Profiles in Courage: Season 1, Episode 1

Oscar W. Underwood (8 Nov. 1964)

TV Episode  -   -  Biography | Drama | History
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Cast

Episode credited cast:
Tol Avery ...
Johnny Bangert
...
Oscar W. Underwood
Lamont Johnson
...
Charles Carlin
...
Sen. Thomas Hart Benton
...
Governor William Brandon
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8 November 1964 (USA)  »

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1.33 : 1
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The 103 ballot convention of 1924
28 October 2006 | by (United States) – See all my reviews

When John F. Kennedy wrote his famous book about political courage, PROFILES IN COURAGE, he ended the book giving examples of various figures in American history who happened to be courageous at great cost. Among these was Senator Oscar Underwood of Alabama (here played by Sidney Blackmer). Underwood is a forgotten figure today, but in the first two and a half decades of the twentieth century he was a leading figure in the Democratic Party. His greatest achievement was during Woodrow Wilson's Presidency, when he authored a tariff that was one of the lowest in American history (traditionally the Southern states favored a low tariff for it's agricultural products, while the northern ones wanted higher tariffs to protect industries - most of which were located in the north). After Wilson left office, the Republicans came in under Warren Harding. Harding's domestic programs were popular, but a series of scandals marred his administration. He died in 1923, and his successor, Calvin Coolidge, while not involved in these scandals faced explaining them in the coming election.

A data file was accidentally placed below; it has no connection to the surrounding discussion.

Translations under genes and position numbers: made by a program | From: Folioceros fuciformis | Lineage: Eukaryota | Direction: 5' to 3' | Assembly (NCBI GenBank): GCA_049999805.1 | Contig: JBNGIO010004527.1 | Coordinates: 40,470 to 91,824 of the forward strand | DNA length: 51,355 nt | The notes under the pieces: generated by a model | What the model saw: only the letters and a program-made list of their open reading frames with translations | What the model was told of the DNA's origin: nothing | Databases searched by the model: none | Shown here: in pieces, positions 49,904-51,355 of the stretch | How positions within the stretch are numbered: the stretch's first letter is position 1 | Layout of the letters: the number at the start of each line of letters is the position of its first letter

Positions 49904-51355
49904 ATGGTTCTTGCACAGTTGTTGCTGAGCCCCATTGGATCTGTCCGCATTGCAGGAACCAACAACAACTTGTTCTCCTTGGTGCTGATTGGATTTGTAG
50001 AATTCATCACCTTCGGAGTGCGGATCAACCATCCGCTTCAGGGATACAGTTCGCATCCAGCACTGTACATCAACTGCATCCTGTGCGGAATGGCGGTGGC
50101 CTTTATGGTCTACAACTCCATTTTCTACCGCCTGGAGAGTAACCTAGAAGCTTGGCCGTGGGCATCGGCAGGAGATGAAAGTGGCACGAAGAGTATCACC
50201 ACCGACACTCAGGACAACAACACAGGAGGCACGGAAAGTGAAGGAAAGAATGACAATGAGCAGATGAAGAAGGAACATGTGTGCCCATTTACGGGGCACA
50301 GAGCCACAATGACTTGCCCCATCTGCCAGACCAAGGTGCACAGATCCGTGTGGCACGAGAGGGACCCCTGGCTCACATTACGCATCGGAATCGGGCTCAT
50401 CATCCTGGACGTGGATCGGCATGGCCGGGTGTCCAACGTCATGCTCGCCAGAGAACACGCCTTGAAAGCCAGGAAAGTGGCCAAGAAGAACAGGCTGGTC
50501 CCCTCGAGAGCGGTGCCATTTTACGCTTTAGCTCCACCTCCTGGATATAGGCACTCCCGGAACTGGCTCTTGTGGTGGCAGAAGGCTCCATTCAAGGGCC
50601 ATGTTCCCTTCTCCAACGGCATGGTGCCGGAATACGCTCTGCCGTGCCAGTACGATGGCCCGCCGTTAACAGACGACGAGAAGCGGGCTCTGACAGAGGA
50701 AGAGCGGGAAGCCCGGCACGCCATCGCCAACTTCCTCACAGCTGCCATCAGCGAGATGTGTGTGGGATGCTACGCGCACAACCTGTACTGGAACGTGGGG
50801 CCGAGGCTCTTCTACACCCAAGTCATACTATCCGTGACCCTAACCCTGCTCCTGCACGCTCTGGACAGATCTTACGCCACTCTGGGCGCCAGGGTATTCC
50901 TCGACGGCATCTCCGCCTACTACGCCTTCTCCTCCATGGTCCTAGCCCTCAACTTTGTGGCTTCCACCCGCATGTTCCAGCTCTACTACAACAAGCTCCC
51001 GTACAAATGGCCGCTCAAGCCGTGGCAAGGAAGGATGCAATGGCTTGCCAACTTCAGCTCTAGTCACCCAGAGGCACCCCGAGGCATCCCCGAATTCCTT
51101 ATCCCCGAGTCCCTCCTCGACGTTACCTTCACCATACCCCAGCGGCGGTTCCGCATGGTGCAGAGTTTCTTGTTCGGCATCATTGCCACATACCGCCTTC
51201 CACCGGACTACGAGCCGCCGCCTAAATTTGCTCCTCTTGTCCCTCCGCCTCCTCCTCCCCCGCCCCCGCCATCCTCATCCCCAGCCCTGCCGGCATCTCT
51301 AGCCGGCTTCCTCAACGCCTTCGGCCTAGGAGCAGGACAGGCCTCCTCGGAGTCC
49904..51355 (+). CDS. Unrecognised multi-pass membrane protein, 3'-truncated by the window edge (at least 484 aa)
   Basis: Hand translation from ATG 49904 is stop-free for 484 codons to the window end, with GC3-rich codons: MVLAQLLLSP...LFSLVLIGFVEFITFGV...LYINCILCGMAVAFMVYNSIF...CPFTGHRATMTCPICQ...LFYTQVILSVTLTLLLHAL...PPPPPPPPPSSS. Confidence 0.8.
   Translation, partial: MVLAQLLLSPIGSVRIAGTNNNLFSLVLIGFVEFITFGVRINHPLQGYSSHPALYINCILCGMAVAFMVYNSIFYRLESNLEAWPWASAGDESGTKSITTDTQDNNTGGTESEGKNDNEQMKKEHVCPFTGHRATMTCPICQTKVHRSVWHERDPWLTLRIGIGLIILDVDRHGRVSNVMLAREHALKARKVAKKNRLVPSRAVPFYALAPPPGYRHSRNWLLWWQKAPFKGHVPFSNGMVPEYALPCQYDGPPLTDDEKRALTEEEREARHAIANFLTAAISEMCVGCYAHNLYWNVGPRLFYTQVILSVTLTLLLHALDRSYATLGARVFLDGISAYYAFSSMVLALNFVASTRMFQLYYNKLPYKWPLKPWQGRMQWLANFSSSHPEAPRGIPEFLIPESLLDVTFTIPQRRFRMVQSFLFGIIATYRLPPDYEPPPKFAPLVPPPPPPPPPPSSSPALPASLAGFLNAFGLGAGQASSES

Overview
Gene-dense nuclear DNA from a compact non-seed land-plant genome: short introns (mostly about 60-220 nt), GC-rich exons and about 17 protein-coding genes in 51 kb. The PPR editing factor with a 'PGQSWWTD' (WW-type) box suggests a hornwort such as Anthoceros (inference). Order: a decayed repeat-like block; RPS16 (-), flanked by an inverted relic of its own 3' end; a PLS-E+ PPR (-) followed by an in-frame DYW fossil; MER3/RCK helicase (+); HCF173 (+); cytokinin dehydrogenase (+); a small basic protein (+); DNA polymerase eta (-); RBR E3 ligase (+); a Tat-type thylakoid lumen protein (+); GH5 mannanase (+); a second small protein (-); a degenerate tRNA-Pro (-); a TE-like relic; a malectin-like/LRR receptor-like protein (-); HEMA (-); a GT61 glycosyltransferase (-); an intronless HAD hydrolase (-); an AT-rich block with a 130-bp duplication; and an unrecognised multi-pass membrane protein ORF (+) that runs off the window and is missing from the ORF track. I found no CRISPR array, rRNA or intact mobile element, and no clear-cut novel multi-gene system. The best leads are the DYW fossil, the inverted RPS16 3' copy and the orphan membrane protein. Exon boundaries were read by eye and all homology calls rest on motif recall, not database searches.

Underwood was one of the leading contenders for the 1924 Presidential election. The two leading ones were William Gibbs McAdoo (Wilson's son-in-law and the former Secretary of the Treasury) and Governor Al Smith of New York State. Both men were more than capable, but McAdoo, as a practicing attorney after he left the cabinet, was a Wall Street lawyer who represented one of the oil companies involved in the Teapot Dome Scandal in Harding's Administration. Smith faced two problems. He was a Roman Catholic, and a pronounced "Wet" (anti-prohibition amendment). He was also a leading figure of New York City's Tammany Hall, although one who was a great reformer.

The period from 1913 - 1932 saw the rise of nativist feelings in much of the U.S., especially the South. Anti-Semitic, Anti-Catholic, and Anti-African-American feelings were symbolized by the success of D.W. Griffiths' BIRTH OF A NATION, and by the trial and lynching of Leo Frank in Georgia in 1915. The Ku Klux Klan rose to it's greatest overall strength in this period - controlling the government of several southern and mid western states (especially Indiana). Smith, being a Roman Catholic, was targeted by the Klan and it's allies to be prevented from achieving the nomination.